Sofia Destination Guide
While many visitors pass through Sofia on their way to the ski slopes and hiking trails of nearby Mount Vitosha, those who stay a while to explore Bulgaria’s capital are pleasantly surprised by what they find.
Wide boulevards, charming parks and gardens, excellent museums and galleries and a handful of architectural gems mix with a modern culture and a vibrant, youthful nightlife scene. With more than 2,500 years of history here, there is much to uncover before journeying out to enjoy the beauty of the Bulgarian hinterland.
Get your bearings at Vitosha Boulevard, the city’s main commercial artery where locals and visitors alike go to stroll, shop at the high-end stores, and socialise at the restaurants, bars and cafés. Once familiar with the main strip, branch out to visit a number of stunning historic churches throughout the city, the most iconic being the Alexander Nevsky Cathedral with its Neo-Byzantine architecture, cascading domes and striking interiors.
Other must-visits include the nearby Saint Sofia Church with its fascinating crypts and archaeological tour, and the World Heritage-listed medieval Boyana Church. Other architectural and cultural highlights include the Royal Palace, which now houses the National Art Gallery, and the National Archaeological Museum, which resides in a gorgeous Ottoman mosque that dates back to 1474. The gardens and parks of Sofia offer a delightful respite from the city streets, with Borisova Gradina being one of the more beautiful green spaces to explore and enjoy.
Restaurants and eateries can be found along the main strip of Vitosha Boulevard and even in the city’s public gardens. For a unique culinary experience (at a good price) visit the Central Sofia Market Hall on Marie Louise Boulevard. On the upper level you’ll find authentic Bulgarian cuisine being served up at several little eateries.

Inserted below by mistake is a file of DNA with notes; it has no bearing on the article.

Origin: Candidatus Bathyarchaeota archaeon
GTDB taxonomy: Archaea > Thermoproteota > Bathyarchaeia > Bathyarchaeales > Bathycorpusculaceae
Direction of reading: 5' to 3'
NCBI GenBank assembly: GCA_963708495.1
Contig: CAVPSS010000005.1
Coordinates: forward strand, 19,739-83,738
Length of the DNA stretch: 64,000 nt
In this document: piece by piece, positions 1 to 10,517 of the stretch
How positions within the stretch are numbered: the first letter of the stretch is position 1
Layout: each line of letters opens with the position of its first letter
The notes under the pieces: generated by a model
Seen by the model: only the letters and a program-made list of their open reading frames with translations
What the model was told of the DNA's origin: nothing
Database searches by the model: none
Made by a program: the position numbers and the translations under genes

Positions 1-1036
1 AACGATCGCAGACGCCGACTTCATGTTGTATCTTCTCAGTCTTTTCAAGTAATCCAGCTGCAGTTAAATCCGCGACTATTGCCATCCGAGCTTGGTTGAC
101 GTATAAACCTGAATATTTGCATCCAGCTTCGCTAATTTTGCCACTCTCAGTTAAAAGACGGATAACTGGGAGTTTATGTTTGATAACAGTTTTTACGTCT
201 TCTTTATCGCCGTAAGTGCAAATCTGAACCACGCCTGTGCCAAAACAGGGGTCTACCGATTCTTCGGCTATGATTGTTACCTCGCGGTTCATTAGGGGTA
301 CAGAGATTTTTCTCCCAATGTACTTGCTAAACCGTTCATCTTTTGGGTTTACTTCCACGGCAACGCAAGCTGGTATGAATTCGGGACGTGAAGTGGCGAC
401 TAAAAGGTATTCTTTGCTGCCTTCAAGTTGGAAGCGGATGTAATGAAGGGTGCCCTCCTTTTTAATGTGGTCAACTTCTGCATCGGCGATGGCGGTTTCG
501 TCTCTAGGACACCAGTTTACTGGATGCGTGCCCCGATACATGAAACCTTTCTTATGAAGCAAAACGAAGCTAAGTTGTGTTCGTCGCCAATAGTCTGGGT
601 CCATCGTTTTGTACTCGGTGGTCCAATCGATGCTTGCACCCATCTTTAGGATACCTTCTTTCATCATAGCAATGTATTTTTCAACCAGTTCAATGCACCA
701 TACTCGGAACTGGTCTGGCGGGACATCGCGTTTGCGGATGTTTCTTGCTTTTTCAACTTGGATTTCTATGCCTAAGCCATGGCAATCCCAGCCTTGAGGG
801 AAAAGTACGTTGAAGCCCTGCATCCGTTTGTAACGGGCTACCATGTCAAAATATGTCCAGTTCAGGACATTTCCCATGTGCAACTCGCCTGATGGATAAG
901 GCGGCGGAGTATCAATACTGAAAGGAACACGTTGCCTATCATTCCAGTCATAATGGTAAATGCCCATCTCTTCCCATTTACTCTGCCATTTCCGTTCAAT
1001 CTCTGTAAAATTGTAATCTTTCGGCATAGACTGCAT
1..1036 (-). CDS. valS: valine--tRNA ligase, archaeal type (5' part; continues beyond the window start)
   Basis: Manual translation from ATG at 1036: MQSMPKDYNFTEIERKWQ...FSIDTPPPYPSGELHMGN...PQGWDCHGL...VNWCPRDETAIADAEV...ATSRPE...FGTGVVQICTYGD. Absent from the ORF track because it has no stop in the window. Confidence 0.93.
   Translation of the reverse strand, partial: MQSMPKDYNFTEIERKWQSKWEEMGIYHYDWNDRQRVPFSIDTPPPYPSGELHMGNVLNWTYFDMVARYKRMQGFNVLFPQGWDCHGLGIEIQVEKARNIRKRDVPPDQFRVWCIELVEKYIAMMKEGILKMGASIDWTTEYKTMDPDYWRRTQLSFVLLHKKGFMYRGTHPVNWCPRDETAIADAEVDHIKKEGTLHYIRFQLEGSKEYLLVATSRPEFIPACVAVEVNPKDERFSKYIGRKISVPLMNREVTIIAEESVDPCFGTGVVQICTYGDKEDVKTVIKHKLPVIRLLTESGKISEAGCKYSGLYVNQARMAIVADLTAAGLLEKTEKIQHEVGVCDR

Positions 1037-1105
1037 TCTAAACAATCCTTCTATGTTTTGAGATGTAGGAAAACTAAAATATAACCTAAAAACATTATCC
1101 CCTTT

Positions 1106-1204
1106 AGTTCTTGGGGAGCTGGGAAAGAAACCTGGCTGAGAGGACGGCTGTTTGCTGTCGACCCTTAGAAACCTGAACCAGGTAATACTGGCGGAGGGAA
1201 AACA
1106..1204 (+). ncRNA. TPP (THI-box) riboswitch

Local specialties to try include shopska salata, a salad of fresh tomato, cucumber, onion, peppers, white brine cheese and parsley, and sofiyska banitsa, a golden baked pastry stuffed with cheese and/or spinach, which is a popular breakfast item.
When it comes to wine, opt for the Bulgarian varieties on offer, especially Mavrud and Shiroka Melnishka loza, which are only grown in Bulgaria. Nightclubs are continuing to pop up around town to cater to the local and visiting night owls, but if a low-key affair is more your style take a seat at one of the bars, cafés, pubs and cocktail lounges in downtown Sofia.
Where to Stay
The ideal place to stay in Sofia is the city centre, or within short walking distance, to ensure you have easy access to transport, restaurants, shopping and sightseeing activities. There are plenty of plush accommodation options available, from stylish boutique hotels to big-name 5-star chains.
Vitosha Boulevard, with its charming strip of boutiques, is the place to splurge on high-end goods, while Hristo Botev Street (parallel to Vitosha) offers more affordable stores. A smaller yet ever-popular shopping street is Pirotska, which offers a lovely atmosphere for a casual stroll and an afternoon of window shopping.
Pop into the upscale TZUM department store complex for a Sofia-style shopping centre experience. When it’s time to buy unique souvenirs and treasures, head to the Alexander Nevsky Square Flea Market. Set in front of its namesake church, this is the place to buy Russian hats, antiques, lace, embroidery and handmade crafts and dolls.
Sofia Like a Local
Until 1986 the Sofia Public Mineral Baths, which are set inside a beautiful early 20th-century building, served as a bathhouse for locals to soak in the region’s natural mineral water. The baths are now closed, but locals still congregate at the public taps to fill up plastic containers of the warm mineral water, which is said to promote health and wellbeing. Bring a bottle to fill up and see for yourself, or simply sit in the quaint garden and enjoy the atmosphere.